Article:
When Do I Need a Power of Attorney?

When Do I Need a Power of Attorney?

Without a valid Durable Power of Attorney, the answer really depends on what documents need to be signed.

A Durable Power of Attorney is a legal document signed by the “Principal,” granting the authority to another individual to make decisions on the Principal’s behalf. This document is only in effect during the lifetime of the Principal.

nj.com’s recent article on this topic asks “Who can sign for an incapacitated person if there’s no power of attorney?” The article noted that to have the authority to conduct financial transactions concerning the assets solely owned by the incapacitated person who failed to execute a power of attorney, a Guardian will have to be appointed by the court.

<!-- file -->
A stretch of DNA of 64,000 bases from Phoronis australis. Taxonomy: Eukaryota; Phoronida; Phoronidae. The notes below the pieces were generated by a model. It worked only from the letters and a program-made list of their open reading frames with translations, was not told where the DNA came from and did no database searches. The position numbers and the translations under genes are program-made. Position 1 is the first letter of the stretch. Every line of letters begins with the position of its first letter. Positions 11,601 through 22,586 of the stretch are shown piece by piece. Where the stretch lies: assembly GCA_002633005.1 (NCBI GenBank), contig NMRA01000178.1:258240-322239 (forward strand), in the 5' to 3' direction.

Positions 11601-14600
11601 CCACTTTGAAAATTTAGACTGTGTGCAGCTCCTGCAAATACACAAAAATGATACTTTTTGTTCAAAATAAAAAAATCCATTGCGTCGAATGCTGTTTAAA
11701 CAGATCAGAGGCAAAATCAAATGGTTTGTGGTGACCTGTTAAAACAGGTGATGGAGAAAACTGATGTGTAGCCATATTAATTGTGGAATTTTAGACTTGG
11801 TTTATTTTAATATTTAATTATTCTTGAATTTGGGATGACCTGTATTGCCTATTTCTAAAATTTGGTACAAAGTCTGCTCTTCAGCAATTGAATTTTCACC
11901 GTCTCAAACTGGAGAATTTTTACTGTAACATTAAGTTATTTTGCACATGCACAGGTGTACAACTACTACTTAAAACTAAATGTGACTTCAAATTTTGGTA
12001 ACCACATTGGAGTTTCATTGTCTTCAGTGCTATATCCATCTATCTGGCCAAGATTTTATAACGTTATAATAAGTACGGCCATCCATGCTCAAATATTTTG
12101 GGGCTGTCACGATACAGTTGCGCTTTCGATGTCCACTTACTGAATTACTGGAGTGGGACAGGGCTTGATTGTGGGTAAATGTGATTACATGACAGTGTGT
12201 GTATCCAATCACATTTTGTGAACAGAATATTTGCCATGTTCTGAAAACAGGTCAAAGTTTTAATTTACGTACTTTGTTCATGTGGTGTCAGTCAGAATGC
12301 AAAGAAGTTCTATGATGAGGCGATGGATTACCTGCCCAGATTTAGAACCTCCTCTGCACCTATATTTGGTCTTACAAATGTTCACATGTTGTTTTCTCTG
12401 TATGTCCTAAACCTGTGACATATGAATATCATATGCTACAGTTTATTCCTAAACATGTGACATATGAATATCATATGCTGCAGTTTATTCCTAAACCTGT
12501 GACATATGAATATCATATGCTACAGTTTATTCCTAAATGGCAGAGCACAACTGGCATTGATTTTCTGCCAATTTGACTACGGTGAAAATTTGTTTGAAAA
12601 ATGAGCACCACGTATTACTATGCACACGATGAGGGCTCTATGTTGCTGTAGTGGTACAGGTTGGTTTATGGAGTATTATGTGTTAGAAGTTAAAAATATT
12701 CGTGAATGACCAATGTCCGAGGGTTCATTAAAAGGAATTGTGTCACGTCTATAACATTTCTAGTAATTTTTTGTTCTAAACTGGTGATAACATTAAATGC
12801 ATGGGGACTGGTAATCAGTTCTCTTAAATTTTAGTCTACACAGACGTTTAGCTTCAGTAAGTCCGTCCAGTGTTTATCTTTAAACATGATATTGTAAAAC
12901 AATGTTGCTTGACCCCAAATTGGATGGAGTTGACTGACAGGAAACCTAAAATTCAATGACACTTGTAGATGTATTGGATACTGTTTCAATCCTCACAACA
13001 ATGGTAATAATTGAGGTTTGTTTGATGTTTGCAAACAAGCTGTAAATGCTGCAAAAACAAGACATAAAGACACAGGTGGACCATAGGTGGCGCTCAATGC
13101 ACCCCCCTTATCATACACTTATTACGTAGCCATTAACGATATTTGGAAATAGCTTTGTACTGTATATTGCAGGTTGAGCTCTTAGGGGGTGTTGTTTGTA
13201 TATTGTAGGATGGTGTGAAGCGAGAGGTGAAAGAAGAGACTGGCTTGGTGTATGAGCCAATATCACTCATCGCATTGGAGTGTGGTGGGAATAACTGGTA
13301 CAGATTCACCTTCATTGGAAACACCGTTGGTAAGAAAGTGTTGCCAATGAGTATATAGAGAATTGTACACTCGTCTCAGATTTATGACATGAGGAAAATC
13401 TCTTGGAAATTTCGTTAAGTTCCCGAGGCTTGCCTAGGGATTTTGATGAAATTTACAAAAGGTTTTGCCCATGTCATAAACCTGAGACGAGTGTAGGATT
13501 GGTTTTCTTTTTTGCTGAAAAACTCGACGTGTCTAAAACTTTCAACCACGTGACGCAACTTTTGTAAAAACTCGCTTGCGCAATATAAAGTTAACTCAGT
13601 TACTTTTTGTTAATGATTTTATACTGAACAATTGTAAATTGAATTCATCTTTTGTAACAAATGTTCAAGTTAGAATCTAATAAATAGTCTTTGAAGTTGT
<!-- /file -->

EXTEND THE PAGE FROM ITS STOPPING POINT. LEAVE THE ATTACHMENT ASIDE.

A Guardianship is a legal relationship established by the court in which an individual is given legal authority over another when that person is unable to make safe and sound decisions regarding his or her person or property.

If it’s not an emergency, a guardian also will need to be appointed to make medical decisions for an incapacitated person who hasn’t signed a health care proxy. This is a legal document that gives an agent the authority to make health care decisions for an incapacitated person. It will take effect if the person is incapacitated or unable to communicate. The agent will make decisions that reflect the wishes of the incapacitated individual.

Speak with an experienced estate planning attorney if you believe you need a Durable Power of Attorney prepared before you become incapacitated.

Reference: nj.com (July 22, 2019) “Who can sign for an incapacitated person if there’s no power of attorney?”